Make sure your child is comfortable.

It’s very important for your child to feel comfortable with the pediatric dentist. Does the doctor have a pleasant chairside manner? Do you feel like he or she really pays attention to your concerns? Is the staff friendly and helpful? Does the office have a fun atmosphere that your child enjoys? Take all this into consideration when choosing a pediatric dental office.

Ask questions.

During your initial consultation, don’t be afraid to ask questions. After all, that’s why you’re there! It’s important for you to understand every aspect of your child’s dental health and the available treatment options. The more informed you are about your child’s dental health, the better decisions you will be able to make.

Trends In Pediatric Critical Care Nursing

Tips for Choosing a Pediatrician

A Personal Decision

Choosing a pediatrician is one of the most important decisions you will make for your child’s health. Your pediatrician serves as your child’s primary care doctor. Your pediatrician will guide you through many decisions about protecting your child’s health or treating a condition. How do you find the best pediatrician who is right for your family? Here are important factors to keep in mind.

Get Referrals

Start with a referral list from your own doctor. You can also ask family, friends, and other healthcare providers for recommendations. If you’re new to an area, ask your former pediatrician for a referral in your new town. Then, take the time to research the pediatricians’ credentials and experience on Healthgrades.com. As you narrow your list, visit open houses that many practices offer so you can learn about the practice. You can also make appointments to meet and interview the pediatricians

Research the Pediatrician’s Credentials

Board certification is one of the most important factors to consider when selecting a pediatrician. It tells you that the doctor has the necessary training, skills and experience to provide healthcare for your child. Also confirm that the pediatrician has no history of malpractice claims or disciplinary actions. You can find the pediatrician’s medical school, training hospital, certifications, and malpractice and disciplinary history on Healthgrades.com and state websites.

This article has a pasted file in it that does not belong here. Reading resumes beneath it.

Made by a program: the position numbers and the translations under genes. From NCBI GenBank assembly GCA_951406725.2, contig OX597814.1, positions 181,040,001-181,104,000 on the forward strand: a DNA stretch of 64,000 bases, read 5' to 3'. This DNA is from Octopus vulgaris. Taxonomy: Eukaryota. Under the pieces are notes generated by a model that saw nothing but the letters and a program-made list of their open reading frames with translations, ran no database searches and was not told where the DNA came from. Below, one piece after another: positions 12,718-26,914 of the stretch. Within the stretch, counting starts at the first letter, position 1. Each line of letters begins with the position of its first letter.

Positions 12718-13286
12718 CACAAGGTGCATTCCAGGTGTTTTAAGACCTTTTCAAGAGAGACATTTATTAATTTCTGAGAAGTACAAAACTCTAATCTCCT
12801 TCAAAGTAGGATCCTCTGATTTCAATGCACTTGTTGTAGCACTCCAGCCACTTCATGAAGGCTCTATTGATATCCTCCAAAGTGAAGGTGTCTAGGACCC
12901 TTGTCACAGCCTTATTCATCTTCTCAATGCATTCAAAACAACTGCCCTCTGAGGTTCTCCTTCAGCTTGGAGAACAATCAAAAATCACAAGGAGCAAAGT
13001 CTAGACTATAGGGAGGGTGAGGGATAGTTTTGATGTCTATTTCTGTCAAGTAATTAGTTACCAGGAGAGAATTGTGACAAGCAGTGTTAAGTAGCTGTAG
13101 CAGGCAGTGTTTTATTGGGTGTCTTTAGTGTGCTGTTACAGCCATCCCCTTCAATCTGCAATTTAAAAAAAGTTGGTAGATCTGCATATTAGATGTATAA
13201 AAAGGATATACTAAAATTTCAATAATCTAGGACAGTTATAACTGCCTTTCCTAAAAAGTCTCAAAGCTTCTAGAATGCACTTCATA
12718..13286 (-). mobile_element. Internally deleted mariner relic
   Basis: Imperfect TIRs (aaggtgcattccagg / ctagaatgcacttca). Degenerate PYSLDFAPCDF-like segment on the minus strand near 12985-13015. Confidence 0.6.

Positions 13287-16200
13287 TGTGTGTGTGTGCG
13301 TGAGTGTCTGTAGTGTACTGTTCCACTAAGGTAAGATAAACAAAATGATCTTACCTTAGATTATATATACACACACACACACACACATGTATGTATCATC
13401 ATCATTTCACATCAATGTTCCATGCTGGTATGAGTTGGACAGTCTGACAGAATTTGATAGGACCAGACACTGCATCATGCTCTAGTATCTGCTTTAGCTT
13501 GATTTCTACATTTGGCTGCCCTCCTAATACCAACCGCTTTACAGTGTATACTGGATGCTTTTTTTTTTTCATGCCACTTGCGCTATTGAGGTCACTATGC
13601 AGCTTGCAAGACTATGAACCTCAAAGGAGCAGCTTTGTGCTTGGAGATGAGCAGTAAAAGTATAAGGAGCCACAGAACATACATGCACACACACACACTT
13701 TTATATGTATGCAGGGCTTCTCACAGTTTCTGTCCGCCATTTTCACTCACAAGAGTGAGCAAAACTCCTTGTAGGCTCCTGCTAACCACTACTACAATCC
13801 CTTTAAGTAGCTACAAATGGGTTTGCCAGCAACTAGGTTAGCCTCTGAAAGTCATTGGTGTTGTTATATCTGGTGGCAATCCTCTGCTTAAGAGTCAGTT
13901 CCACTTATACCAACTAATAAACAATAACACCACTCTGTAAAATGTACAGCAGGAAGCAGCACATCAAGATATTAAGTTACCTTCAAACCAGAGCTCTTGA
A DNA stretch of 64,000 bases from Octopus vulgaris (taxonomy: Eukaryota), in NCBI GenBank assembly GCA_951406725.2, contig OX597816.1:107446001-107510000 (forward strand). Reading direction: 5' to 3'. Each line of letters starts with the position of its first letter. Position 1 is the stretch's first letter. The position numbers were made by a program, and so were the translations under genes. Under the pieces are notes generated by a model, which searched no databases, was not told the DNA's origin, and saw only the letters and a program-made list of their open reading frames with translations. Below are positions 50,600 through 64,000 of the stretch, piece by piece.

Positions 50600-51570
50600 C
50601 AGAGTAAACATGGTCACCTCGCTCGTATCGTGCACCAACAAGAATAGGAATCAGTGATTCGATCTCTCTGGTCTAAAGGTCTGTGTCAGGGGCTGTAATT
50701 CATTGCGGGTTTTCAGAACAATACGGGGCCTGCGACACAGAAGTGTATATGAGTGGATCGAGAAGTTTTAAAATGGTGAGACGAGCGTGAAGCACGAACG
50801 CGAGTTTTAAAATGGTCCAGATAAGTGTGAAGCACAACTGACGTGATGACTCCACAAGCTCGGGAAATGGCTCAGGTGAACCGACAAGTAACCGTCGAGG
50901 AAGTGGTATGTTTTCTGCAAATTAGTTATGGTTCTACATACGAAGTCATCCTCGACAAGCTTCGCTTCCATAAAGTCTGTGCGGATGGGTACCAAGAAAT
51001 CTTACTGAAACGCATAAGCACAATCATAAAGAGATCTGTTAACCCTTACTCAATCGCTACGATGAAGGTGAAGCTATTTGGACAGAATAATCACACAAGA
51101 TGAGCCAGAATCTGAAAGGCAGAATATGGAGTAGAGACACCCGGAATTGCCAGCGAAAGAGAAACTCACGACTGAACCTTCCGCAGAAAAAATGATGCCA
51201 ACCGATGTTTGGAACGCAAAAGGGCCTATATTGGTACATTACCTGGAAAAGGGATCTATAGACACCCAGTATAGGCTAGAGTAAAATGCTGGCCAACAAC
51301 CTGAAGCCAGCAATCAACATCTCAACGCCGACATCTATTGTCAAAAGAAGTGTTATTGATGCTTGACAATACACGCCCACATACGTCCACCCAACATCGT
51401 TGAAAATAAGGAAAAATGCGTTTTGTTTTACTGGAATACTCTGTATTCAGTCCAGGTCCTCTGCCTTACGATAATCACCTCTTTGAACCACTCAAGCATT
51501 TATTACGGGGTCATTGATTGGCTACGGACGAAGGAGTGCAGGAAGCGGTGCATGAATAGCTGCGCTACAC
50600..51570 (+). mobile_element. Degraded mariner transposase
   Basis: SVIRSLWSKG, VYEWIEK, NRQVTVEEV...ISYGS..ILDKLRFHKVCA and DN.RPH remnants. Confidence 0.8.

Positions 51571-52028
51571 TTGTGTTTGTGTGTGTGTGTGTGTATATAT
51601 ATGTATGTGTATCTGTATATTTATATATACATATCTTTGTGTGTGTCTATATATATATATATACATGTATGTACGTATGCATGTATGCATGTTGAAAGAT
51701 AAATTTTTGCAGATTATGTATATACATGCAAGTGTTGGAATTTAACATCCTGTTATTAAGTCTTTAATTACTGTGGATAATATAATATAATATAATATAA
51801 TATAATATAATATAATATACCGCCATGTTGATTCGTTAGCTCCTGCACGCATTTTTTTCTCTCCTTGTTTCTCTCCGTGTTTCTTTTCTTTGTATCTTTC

Consider the Pediatrician’s Experience

Parents call upon their pediatrician for everything from well-child visits and routine physicals to allergy and chronic headache treatments. So experience matters. The more experience a pediatrician has, the better your results are likely to be. If your child has a specific condition, such as ADHD, ask how many patients with the condition the pediatrician has treated. If you know that your child will need a specific procedure, ask how many of the procedures the doctor has performed and find out about complication rates—complications the doctor has encountered as well as your own risk of complications.

Consider Gender

Most likely, your baby or toddler will not care whether a doctor is male or female. While you may have your own preference for your child, think about the years to come. For example, embarrassment or fear of a pelvic exam or breast exam may be a reason that a teenage girl would prefer a female doctor. If gender is not something you want to base your decision on right now, consider choosing a larger practice with both male and female doctors

 

How to Find the Best Pediatrician for Your Child

BECOMING A PARENT IS both a joyful and stressful time. The arrival of a baby signals not only a shift in lifestyle and priorities, but also the need to care for another person in a way you may not have had to previously. A pediatrician may be able to help you in this journey, and that’s why finding a good one you can work with for the next two decades or longer is so important